Stano Law - January 2019

Many homeowners reach a point in their lives when they’re ready tomove from the house they raised their families in to something smaller andmore manageable. While finding the right place can be a challenge, the hardest part of downsizing is often sorting through a lifetime’s worth of possessions. This process, called contents downsizing, is much easier when you follow this four-step system. STARTWITH THE JUNK Beginning your downsizing with the hardest items will only lead to frustration and inaction. Instead, start by tackling areas of the house that are full of documents, knickknacks, and boxes you haven’t touched in years. These will be the easiest to part with and will put you in the right downsizingmindset. DONATE UNWANTED ITEMS The next category contains items that are no longer valuable to you or your family but may be useful to others. These items can be donated to one of many worthy organizations, such as Goodwill, the Salvation Army, or St. Vincent de Paul. Donations are a way to give back to the less fortunate instead of simply giving or throwing things away. GIVE GIFTS TO LOVED ONES If you have children, they will undoubtedly want to keep a few cherished mementos and precious possessions. Deciding who will keep what can be What to Keep, Gift, Donate, andThrow Out A Guide to Downsizing

a sensitive subject, so you’ll need to devise an equitable way to divvy up the goods. Some families engage in the process collaboratively, but there should always be some communication before anything is thrown out. Your kids may value certain items more than you ever realized. If you suspect a certain heirloom could be a source of contention, it’s best to hold on to it andmake it part of your estate plan. ONLY KEEP THE ESSENTIALS After completing the first three steps, you should be left with only those items you actually use and those that have the most sentimental value to you. These are the objects worth bringing to your new home. BONUS TIP: COLOR CODE EACH CATEGORY Odds are that you’ll find junk and valuables stored right next to each other. If you don’t have time to physically separate them at the moment, use different colored Post-it notes to keep everything organized when it comes time to move.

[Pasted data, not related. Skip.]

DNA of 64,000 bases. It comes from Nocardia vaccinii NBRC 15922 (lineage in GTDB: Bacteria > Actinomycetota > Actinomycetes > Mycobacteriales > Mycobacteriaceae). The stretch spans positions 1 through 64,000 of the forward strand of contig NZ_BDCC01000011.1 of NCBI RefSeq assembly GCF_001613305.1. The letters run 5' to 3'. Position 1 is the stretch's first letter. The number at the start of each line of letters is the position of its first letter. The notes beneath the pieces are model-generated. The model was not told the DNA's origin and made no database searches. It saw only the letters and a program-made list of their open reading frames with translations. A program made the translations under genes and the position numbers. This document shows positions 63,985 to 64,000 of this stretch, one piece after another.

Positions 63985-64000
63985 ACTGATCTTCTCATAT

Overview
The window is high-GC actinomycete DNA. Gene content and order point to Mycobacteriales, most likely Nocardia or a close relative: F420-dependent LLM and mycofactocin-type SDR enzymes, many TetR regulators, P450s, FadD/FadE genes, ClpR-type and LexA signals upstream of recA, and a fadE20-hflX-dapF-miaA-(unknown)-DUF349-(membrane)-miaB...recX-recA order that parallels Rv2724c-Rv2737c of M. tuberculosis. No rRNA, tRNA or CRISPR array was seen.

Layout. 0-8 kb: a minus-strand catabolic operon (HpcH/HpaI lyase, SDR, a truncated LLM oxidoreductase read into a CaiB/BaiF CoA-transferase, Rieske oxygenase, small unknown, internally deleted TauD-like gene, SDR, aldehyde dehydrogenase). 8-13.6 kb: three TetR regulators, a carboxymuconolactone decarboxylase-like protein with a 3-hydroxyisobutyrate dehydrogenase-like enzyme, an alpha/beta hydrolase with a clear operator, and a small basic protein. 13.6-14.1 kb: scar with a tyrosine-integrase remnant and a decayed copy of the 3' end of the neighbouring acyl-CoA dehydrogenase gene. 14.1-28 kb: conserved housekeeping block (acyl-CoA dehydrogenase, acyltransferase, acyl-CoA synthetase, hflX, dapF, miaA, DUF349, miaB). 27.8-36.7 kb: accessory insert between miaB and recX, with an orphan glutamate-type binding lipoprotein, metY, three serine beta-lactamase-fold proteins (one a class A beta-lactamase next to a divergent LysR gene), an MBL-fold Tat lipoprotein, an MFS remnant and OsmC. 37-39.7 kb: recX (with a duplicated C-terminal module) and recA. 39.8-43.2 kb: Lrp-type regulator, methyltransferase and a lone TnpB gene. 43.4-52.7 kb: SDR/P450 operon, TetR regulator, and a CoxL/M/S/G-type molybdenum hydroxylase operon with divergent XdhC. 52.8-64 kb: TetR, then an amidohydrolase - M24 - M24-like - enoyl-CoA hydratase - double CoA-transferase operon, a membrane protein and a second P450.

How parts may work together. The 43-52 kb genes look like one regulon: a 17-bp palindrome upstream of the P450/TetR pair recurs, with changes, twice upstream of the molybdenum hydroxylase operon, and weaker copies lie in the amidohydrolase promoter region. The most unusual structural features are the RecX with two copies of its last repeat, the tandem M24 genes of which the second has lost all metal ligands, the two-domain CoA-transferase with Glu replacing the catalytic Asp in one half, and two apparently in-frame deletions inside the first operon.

Take a Break!

PEANUT BUTTER AND BERRY FRENCH TOAST Ingredients

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8 slices brioche, 1/2-inch thick 1/4 cup creamy peanut butter

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2 cups cornflakes

2 tablespoons unsalted butter

2 large eggs

2 cups mixed berries

1/8 cup heavy cream 2 teaspoons pure vanilla extract

Powdered sugar, to sprinkle Maple syrup, for serving

Directions

1. On a large baking sheet

4. In a large skillet over medium heat, melt 1 tablespoon butter. Once melted and up to temperature, add sandwiches, cooking on one side until golden and crisp, about 2–3 minutes. 5. Return sandwiches to baking sheet, add remaining butter, and repeat on other side. 6. Top sandwiches with berries, sprinkle with powdered sugar, and serve withmaple syrup.

lined with wax paper, place 4 slices of brioche and spread 1 tablespoon of peanut butter on each. Cover with remaining slices, creating sandwiches. 2. In a pie plate, beat eggs with cream and vanilla. In another, coarsely crush the cornflakes. 3. Lightly soak sandwiches in the eggmixture, then dredge in cornflakes, pressing to adhere. Return to baking sheet.

Recipe courtesy of Delish

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